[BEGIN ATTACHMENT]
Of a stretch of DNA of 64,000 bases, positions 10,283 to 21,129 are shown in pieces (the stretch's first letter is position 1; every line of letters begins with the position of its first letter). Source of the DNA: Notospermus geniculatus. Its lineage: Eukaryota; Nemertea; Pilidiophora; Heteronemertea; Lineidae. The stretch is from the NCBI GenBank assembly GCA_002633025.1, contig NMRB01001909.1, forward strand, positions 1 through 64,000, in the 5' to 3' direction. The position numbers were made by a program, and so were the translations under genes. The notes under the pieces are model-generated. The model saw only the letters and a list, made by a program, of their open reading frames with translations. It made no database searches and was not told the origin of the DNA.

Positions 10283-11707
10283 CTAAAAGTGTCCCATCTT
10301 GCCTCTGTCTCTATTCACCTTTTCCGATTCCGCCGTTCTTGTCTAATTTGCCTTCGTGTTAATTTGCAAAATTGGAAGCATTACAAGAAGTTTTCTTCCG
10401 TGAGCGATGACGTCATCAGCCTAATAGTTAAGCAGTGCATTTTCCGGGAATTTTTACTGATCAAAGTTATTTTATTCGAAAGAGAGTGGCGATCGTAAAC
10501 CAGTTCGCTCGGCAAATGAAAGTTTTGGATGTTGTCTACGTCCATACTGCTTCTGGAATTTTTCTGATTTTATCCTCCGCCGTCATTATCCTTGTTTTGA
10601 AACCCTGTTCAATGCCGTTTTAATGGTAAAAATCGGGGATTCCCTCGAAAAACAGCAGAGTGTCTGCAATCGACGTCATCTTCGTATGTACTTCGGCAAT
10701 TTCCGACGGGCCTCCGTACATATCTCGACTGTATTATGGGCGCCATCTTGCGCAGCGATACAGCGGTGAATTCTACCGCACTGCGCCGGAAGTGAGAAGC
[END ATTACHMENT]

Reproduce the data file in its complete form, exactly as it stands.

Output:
Of a stretch of DNA of 64,000 bases, positions 10,283 to 21,129 are shown in pieces (the stretch's first letter is position 1; every line of letters begins with the position of its first letter). Source of the DNA: Notospermus geniculatus. Its lineage: Eukaryota; Nemertea; Pilidiophora; Heteronemertea; Lineidae. The stretch is from the NCBI GenBank assembly GCA_002633025.1, contig NMRB01001909.1, forward strand, positions 1 through 64,000, in the 5' to 3' direction. The position numbers were made by a program, and so were the translations under genes. The notes under the pieces are model-generated. The model saw only the letters and a list, made by a program, of their open reading frames with translations. It made no database searches and was not told the origin of the DNA.

Positions 10283-11707
10283 CTAAAAGTGTCCCATCTT
10301 GCCTCTGTCTCTATTCACCTTTTCCGATTCCGCCGTTCTTGTCTAATTTGCCTTCGTGTTAATTTGCAAAATTGGAAGCATTACAAGAAGTTTTCTTCCG
10401 TGAGCGATGACGTCATCAGCCTAATAGTTAAGCAGTGCATTTTCCGGGAATTTTTACTGATCAAAGTTATTTTATTCGAAAGAGAGTGGCGATCGTAAAC
10501 CAGTTCGCTCGGCAAATGAAAGTTTTGGATGTTGTCTACGTCCATACTGCTTCTGGAATTTTTCTGATTTTATCCTCCGCCGTCATTATCCTTGTTTTGA
10601 AACCCTGTTCAATGCCGTTTTAATGGTAAAAATCGGGGATTCCCTCGAAAAACAGCAGAGTGTCTGCAATCGACGTCATCTTCGTATGTACTTCGGCAAT
10701 TTCCGACGGGCCTCCGTACATATCTCGACTGTATTATGGGCGCCATCTTGCGCAGCGATACAGCGGTGAATTCTACCGCACTGCGCCGGAAGTGAGAAGC